It’s among my most prized possessions. Impractical as it seems, it would be something I’d try to carry out with me if the house was on fire.
Part of my life journey included 14 years in the East Phoenix Valley. I went there in 1993 for graduate school and ended up staying. For an Iowa farm boy who had never lived in a town larger than 10,000 people, I adjusted surprisingly well. Phoenix became “home” to me. I even got used to the relentless summer heat. At least until September when friends from Iowa would call to say they had their leather jackets on because it was going to be chilly at the football game. I’d tell them it was still 110 degrees where I lived and then hang up. Yet for 7 months out of the year, I wondered why anyone would want to live anywhere else.
Living in the East Valley, I didn’t have to go anywhere to feel like I was somewhere. I’d step outside to see the Superstition Mountains to the east and Camelback Mountain to the north. Palm trees and colorful bougainvillea all around. I channeled the energy I’d used back on the farm cultivating corn and soybeans into growing roses. I planted 20 of them and would have as many as 400 blooms at once. I trained my grapevine to grow underneath the roof of my patio. Big clusters of red seedless grapes hung all the way across. My fig tree was gnarly and prolific in its harvest. On spring evenings I’d crack the window of my office and be intoxicated by the delicious scent of blossoms on my “fruit cocktail” tree, half lemons and half oranges on the same tree. In the middle of it all, a small rectangle of Bermuda grass I nurtured into a lush, weedless patch of barefoot paradise.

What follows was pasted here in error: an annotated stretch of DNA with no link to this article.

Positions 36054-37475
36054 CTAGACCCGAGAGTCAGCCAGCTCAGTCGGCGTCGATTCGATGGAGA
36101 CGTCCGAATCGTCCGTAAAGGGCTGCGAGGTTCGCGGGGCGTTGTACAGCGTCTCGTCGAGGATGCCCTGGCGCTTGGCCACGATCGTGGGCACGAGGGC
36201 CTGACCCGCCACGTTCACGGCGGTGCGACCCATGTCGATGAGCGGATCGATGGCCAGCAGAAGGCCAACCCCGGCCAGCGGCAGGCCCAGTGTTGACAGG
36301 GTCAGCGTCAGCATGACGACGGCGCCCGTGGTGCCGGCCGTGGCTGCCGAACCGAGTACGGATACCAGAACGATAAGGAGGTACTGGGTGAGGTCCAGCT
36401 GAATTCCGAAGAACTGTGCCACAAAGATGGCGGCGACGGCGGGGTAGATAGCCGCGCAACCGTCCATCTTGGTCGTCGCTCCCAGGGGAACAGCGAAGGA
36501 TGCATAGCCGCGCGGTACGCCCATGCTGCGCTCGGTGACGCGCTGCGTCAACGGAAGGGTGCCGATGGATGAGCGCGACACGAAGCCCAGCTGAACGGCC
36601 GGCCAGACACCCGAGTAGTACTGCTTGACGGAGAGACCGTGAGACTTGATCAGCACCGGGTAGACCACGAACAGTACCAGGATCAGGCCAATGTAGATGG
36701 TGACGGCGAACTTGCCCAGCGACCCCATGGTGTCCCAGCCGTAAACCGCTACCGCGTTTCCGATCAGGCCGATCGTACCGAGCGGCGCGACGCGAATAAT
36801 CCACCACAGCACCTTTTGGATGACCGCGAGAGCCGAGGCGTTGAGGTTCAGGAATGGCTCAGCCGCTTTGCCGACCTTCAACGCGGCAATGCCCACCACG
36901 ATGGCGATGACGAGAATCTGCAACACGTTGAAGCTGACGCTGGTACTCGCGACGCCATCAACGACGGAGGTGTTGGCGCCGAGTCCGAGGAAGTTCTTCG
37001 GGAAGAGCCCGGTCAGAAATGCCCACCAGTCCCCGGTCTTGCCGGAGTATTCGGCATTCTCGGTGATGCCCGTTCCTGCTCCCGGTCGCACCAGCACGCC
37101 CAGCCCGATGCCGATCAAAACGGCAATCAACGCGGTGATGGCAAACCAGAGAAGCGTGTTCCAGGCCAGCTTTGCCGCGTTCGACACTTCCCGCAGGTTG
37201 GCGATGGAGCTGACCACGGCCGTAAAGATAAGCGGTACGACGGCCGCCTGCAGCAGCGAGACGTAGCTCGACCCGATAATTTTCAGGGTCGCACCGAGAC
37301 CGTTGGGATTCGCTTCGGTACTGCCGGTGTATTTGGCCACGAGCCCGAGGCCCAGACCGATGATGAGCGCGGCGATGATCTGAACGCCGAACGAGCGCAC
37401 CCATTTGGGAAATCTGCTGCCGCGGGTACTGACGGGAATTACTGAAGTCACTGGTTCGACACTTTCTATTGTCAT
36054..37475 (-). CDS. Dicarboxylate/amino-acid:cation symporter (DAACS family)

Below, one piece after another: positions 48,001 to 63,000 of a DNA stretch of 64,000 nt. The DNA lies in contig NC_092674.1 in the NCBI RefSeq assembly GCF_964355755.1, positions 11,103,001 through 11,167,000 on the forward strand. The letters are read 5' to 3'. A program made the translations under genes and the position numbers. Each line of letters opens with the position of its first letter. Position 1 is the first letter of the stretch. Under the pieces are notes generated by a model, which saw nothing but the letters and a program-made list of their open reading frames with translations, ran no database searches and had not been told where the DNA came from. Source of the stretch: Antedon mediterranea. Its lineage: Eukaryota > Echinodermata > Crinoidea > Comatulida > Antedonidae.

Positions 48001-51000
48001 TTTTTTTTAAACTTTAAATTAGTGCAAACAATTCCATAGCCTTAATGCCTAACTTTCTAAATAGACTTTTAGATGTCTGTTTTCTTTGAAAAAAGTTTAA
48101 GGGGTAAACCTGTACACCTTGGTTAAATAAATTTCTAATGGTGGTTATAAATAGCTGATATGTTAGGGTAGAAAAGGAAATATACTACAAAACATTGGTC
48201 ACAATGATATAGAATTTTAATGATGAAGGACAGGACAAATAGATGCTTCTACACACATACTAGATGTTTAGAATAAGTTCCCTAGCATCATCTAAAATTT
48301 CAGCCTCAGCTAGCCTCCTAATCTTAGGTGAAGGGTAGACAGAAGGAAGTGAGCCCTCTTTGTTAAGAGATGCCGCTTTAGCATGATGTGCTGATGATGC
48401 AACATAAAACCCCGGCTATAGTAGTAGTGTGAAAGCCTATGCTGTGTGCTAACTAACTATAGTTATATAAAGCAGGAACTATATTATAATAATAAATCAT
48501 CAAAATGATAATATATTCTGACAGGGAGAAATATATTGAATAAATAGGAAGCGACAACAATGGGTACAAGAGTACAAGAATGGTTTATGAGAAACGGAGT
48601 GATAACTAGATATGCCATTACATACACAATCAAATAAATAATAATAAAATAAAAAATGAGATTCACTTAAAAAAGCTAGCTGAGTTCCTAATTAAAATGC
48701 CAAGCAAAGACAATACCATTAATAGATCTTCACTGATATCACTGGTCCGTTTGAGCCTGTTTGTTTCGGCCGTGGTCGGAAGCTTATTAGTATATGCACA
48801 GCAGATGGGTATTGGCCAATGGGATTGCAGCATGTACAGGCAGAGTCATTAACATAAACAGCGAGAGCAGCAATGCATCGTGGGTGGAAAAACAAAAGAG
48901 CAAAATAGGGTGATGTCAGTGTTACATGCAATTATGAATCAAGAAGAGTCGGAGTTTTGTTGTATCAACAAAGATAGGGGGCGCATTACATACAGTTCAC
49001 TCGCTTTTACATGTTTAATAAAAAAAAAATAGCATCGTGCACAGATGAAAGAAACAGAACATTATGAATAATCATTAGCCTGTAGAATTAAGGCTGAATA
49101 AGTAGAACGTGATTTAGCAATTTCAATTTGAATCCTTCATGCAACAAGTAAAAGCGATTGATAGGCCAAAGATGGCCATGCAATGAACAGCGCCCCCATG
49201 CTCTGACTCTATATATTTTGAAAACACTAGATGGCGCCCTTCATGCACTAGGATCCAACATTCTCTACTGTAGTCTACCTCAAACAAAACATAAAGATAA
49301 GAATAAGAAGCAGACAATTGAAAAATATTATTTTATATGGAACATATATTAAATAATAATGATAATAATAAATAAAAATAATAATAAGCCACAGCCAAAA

The best part of Arizona was my circle of friends. Some endured the long haul of a 94-hour Master of Divinity degree with me. With others I played in worship bands and planted a church. We did life together. Marriages, births of children, career changes, chronic illnesses, relocations, the deaths of parents and every other rough and tumble event that comes with living in a fallen world. We celebrated the good times with food and laughter and grieved with one another in times of sorrow. Simply put, we lived out the “one another” commands of Jesus very well.
In October of 1996 my spouse of 16 years changed her “I do” to “I don’t” and bailed. It took me 10 months to sort through the mess I’d been stuck with. Then it was time to move. Because I’d go anywhere to be with my daughters, regardless of circumstance.
On August 11, 2007 the people I’d done life with sent me off with a going away party. Instead of the usual guest book, my dear artist friend Lisa bought an old door. She painted one side of it, attached some antique hardware and had everyone write on it with a Sharpie. A going away door. Very creative. And symbolic. As my friend Steve Reed penned above his name, “A door opens…”
Indeed. I didn’t want this one to close. In the words of Semisonic, “Every new beginning comes from some other beginning’s end.”